Bonita Hunter, Senior Education Officer said that teachers who have retired within the past ten years will be featured in this year's Education Month. Those who showed dedication, persistence and commitment will be featured in the newspapers from September 6.

The Chief Education Officer appealed to parents to support their children “We are encouraging parents to participate”, in Education Month activities.

“We want education month 2004 to be remembered”, Mr. Caesar noted.

Revival of Moral Standards Crusade and Teachers Appreciation Day are among the activities planned for Georgetown .

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President Jagdeo for meeting with Guyanese community in Florida

 

Georgetown , GINA, August 31, 2004

President Bharrat Jagdeo is set to meet Guyanese and friends of Guyana in Orlando , Florida tomorrow, September 1.
The President , according to the Caribbean Sun, will meet nationals at a Townhall meeting set for the Embassy Suites Orlando Hotel, from 7 p.m.
Organizer of the town meeting, radio host Ricky Singh, said the Guyanese Leader will take the opportunity to update Guyanese on developments in Guyana, discuss investment opportunities and issues of concern.
The Guyana delegation for the meeting includes Presidential Political Adviser Kellawan Lall and Presidential Adviser on Investment, Maniram Prashad.
The Head of State is also expected to participate in the launching of the Florida Chapter of the Association of Concerned Guyanese (ACG).

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Shadick offers her Ministry's support

 

Georgetown , GINA, August 31, 2004

Minister within the Ministry of Labour, Human Services and Social Security, Bibi Shadick has visited the homes of recent victims of crime on the East Coast.

Yesterday Minister Shadick visited the homes of the late Ramesh Sewsankar of Lusignan and Anthony Parsram of Annandale . These men were killed in separated robbery attempts in their villages on Sunday.

during the visits, Shadick, along with members of her Ministry, made a commitment to assist the two families with their expenses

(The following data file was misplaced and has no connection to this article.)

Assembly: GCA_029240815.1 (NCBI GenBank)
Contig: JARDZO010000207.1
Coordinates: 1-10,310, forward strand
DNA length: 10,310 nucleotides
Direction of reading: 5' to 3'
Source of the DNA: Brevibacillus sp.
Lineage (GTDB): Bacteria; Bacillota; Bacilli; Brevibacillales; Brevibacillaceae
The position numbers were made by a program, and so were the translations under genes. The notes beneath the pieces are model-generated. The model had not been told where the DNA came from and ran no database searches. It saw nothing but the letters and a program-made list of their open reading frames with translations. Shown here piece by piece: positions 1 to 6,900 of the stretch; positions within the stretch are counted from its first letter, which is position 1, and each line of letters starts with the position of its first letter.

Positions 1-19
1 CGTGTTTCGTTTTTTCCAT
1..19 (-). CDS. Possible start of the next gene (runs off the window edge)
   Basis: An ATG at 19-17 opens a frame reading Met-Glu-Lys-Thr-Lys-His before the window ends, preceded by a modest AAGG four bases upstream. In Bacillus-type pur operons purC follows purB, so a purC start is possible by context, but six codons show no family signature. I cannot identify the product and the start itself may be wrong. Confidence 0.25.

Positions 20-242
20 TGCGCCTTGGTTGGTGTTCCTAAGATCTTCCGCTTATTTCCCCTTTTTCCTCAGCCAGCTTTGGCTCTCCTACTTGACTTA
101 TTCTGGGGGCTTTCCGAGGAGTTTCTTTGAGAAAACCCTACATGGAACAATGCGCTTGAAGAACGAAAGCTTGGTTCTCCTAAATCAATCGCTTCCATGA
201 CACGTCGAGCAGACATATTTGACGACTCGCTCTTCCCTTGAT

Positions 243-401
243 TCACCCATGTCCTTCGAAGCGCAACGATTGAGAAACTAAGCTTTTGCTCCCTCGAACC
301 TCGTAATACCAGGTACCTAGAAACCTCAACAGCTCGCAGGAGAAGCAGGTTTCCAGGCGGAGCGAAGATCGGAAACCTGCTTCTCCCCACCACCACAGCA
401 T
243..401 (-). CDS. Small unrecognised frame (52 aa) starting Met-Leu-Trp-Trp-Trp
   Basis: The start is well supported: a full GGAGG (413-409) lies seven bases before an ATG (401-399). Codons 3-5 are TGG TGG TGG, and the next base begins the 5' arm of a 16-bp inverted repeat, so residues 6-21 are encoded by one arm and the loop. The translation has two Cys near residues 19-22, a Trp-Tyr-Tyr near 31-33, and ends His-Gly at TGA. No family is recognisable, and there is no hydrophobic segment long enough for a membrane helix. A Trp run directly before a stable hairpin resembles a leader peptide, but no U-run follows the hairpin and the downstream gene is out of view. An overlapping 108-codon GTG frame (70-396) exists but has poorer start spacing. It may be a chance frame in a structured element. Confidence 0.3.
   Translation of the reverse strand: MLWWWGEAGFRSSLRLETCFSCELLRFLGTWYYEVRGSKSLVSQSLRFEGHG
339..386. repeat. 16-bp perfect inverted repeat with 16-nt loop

Head of The Presidential Secretariat, Dr. Roger Luncheon; Minister of Culture, Youth and Sport and acting Minister of Home Affairs, Gail Teixiera; PPP General Secretary, Donald Ramotar; and ‘C' Division Commander Krishna Lakeraj also visited residents terrorized by bandits recently.

Residents of Coldingen have also been victims of similar terrorist activities.

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NIS seminar set for Human Services employees

 

Georgetown , GINA, August 31, 2004

The Women's Affairs Bureau (WAB) and the Ministry of Labour, Human Services and Social Security have organized a National Insurance Scheme (NIS) benefits seminar for employees of the Ministry.

The seminar is scheduled for September 9 at the Ministry.

This is the third in a series held in other Ministries to inform employees about their rights and benefits.

A number of seminars on the Discrimination Act and Labour Laws have already been held and were well attended.

According to Administrator of the Women's Affairs Bureau, Hymawattie Lagan, “People need to know their rights.”

The WAB has also organized a number of programmes, including an economic empowerment programme, for women at the Guyana Women's Leadership Institute, Carnegie School of Home Economics and the Institute of Private Enterprise Development . The WAB will also be participating in Guyexpo: A call to Eldorado II, at the Sophia Exhibition Centre next month.